A preferred aerosol formulation comprises HFA-134a or HFA-227ea in an amount less than about 90% by weight, ethanol in an amount of at least about 10% by weight, Budesonide in an amount of from about 0.05 to 0.5% by weight, and Formoterol fumarate in an amount of from about 0.01 to about 0.1% by weight. A particularly preferred aerosol formulation comprises about 75% by weight of HFA-134a, about 25% by weight of ethanol, about 0.3% by weight of Budesonide, and about 0.01% by weight of Formoterol fumarate. The aerosol formulation is preferably free of surfactants.
Pressurized metered dose inhalers are now well known in the art. Any pressurized metered dose inhaler that is suitable for application of medicaments to the lungs or nose of a patient can be used. Pressurized metered dose inhalers usually are equipped with an actuator having a spray orifice diameter of about 460 μm. However, with the higher concentrations of solvent employed in the present invention, it may be desirable that the solvent evaporates as soon as possible after inhalation. This can be achieved by reducing particle size by reducing the spray orifice diameter, for example, to 250 μm, in combination with using solvent concentrations greater than about 10% by weight. Based on the disclosure provided herein, one skilled in the art will be able to adjust the component composition to deliver a desired dose for the selected metered valve, without undue experimentation. For example, the composition may be altered to adjust the vapor pressure of the formulation. The aerosol formulation and metering valve are usually selected to provide a therapeutically effective amount of the Budesonide and Formoterol per activation. An example of a therapeutically effective amount of Budesonide is about 50 to about 400 μg per activation, preferably about 150 to about 250 μg per activation. An example of a therapeutically effective amount of Formoterol fumarate when used in combination with Budesonide has been found to be about 1 to about 50 μg per activation, preferably about 5 to about 25 μg per activation.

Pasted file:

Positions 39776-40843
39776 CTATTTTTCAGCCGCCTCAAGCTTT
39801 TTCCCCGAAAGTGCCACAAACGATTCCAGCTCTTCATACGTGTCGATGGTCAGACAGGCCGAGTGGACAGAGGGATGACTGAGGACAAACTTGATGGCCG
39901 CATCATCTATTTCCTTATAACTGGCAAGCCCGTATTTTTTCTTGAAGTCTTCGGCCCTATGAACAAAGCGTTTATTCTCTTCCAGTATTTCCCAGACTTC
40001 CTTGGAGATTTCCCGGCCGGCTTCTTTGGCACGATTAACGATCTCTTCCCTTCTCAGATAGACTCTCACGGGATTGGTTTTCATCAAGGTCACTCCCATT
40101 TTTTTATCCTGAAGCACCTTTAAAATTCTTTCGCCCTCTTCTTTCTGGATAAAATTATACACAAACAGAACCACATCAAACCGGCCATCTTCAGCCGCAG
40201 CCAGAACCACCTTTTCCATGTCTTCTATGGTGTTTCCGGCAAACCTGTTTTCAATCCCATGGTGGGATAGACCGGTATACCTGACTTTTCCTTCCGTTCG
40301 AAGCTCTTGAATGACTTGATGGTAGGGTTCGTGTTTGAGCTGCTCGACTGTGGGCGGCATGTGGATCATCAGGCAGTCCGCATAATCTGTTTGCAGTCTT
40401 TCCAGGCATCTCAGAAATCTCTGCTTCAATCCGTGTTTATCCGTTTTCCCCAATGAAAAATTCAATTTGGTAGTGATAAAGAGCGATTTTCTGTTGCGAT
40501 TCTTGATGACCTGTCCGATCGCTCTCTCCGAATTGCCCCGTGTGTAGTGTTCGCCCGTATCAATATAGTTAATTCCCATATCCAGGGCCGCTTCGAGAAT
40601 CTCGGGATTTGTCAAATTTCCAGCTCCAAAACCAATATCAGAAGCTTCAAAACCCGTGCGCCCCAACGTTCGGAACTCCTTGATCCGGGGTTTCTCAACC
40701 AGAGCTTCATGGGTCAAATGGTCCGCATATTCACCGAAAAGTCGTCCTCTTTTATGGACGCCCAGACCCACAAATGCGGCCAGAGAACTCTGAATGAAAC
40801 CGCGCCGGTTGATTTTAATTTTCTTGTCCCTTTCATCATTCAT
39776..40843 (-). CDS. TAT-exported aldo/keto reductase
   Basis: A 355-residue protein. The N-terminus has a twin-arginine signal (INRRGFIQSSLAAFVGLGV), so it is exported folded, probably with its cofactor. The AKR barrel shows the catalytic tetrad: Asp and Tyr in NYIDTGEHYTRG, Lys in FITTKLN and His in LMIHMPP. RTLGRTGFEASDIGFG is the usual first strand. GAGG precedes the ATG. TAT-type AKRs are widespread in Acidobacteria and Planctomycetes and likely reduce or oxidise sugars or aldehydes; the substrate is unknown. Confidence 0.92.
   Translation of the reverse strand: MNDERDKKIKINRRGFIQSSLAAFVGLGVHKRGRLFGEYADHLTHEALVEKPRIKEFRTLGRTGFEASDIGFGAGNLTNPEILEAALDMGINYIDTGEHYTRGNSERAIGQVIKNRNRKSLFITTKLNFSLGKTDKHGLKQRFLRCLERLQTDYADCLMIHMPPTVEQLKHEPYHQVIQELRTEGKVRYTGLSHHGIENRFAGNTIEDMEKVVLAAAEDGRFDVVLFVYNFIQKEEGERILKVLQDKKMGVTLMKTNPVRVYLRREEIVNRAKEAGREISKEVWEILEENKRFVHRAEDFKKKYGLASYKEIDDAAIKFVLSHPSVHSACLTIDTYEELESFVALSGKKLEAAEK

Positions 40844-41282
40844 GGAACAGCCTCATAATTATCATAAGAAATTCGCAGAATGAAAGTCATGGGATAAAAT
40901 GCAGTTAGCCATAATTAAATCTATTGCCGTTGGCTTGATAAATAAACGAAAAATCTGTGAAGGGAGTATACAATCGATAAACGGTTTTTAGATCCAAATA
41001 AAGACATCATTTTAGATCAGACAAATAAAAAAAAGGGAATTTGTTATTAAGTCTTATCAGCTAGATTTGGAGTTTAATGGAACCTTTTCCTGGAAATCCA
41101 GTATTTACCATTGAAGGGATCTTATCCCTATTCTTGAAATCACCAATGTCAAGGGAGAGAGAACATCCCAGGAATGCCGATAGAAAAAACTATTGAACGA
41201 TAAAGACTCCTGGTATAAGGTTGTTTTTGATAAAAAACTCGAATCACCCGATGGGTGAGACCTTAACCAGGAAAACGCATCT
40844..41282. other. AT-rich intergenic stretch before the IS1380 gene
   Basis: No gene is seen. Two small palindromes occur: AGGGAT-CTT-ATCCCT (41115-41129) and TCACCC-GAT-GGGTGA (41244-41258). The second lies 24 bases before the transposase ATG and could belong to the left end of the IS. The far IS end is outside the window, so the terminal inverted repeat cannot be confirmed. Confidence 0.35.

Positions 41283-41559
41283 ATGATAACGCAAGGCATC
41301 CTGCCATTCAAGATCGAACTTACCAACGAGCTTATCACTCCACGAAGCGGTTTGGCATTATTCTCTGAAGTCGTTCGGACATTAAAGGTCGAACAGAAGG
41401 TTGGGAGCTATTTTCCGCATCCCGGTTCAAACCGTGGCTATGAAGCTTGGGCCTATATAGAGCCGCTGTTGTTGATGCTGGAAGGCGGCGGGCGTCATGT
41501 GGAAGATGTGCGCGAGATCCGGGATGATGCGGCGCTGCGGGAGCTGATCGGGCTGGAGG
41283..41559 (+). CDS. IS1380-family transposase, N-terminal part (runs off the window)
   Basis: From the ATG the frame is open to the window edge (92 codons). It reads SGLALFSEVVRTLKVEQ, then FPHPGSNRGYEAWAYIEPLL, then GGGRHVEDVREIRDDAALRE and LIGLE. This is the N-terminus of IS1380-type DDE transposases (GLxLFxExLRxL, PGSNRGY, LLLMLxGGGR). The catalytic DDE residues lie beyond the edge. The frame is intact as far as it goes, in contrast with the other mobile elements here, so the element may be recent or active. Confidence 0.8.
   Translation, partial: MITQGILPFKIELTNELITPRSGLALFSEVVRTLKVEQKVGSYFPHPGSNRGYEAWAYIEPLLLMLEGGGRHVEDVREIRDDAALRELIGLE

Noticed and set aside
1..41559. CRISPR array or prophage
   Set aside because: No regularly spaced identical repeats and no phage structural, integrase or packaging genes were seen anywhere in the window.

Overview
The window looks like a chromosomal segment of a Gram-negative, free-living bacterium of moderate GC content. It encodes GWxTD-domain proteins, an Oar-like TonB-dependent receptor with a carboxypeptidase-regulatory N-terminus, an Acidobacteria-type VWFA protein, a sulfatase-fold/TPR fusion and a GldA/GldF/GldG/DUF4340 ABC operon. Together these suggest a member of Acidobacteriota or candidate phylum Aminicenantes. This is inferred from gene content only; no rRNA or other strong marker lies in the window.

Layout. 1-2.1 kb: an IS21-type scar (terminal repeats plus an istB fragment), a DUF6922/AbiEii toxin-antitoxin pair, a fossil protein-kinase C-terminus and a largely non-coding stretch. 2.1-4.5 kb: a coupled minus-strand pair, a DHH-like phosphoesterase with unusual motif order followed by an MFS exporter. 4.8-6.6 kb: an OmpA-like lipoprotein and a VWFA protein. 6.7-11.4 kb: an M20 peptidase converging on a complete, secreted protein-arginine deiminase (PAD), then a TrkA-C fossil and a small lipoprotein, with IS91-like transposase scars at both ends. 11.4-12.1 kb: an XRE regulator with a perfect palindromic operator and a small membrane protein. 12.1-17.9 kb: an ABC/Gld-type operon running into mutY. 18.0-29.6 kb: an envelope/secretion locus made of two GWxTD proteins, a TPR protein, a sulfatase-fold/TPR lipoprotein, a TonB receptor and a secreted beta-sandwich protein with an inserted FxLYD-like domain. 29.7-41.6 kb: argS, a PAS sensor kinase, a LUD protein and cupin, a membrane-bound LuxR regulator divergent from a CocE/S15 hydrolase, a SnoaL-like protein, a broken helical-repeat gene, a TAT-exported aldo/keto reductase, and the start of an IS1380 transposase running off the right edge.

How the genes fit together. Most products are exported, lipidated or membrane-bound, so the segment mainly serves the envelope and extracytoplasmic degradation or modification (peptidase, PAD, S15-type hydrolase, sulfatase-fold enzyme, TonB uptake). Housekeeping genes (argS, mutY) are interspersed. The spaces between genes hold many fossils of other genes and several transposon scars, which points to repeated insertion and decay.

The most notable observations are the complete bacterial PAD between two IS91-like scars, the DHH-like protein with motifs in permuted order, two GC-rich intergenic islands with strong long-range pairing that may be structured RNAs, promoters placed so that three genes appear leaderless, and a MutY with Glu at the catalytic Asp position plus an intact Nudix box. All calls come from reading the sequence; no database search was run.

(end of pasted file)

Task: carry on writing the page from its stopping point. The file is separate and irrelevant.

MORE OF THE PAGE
The pressurized metered dose inhaler can be formed by any suitable method. For example, the selected amount of Budesonide and Formoterol can be weighed and inserted into a suitable container, such as a plastic coated glass bottle or aluminum canister. The cosolvent can then be weighed and added to the container. Once all of the non-gaseous components have been added to the container, the metered valve can be crimped on to seal the container. Then, the desired amount of propellant can be added to the container through the metered valve. The Budesonide and Formoterol can be dissolved or solubilized into the mixture of cosolvent and propellant by agitating the formulation, such as by sonication. About 5 minutes of sonication has been found to be suitable to fully dissolve or solubilize a formulation having a total weight of about 13 grams.
The present invention will now be explained with reference to the following non-limiting examples.
Four solution aerosols compositions according to the present invention were formulated by combining the components shown in Tables I and II, using the following steps:
1. Weighing the cosolvent into a plastic coated glass bottle or an aluminum canister.
2. Adding the weighed medicaments.
3. Crimping a valve upon the bottle or canister.
4. Adding a known amount of propellant through the valve into the bottle or canister.
5. Sonicating the formulation for about 5 minutes.
The formulations were tested using the following three very well known methods and the Pharmacopeia Forum, vol. 22, no. 6 standards:
(1) Andersen Multistage Cascade Impactor;
(2) Single Stage Liquid Impinger; and
(3) Unit Spray.
Table III discloses the test results of the Example 1 and 2 formulations using the Unit Spray analysis. These results indicate reproducible dosing throughout the product's life. No significant degradation of medicaments or impurities were observed during these tests.
Table VI discloses the test results of the Examples 3 and 4 formulations using a Unit Spray Analysis, in which the formulations were stored in an oven at 40° C. for 5 days. The test results in Table VI demonstrate that the Budesonide and Formoterol aerosol formulations according to the present invention are remarkably stable at elevated temperatures and therefore do not require refrigeration. The test results also demonstrate that about 10% of the medicament was retained on the actuator and about 90% of the medicament was dispensed to the dose tube, which represents that the composition is acceptable for use as an aerosol formulation.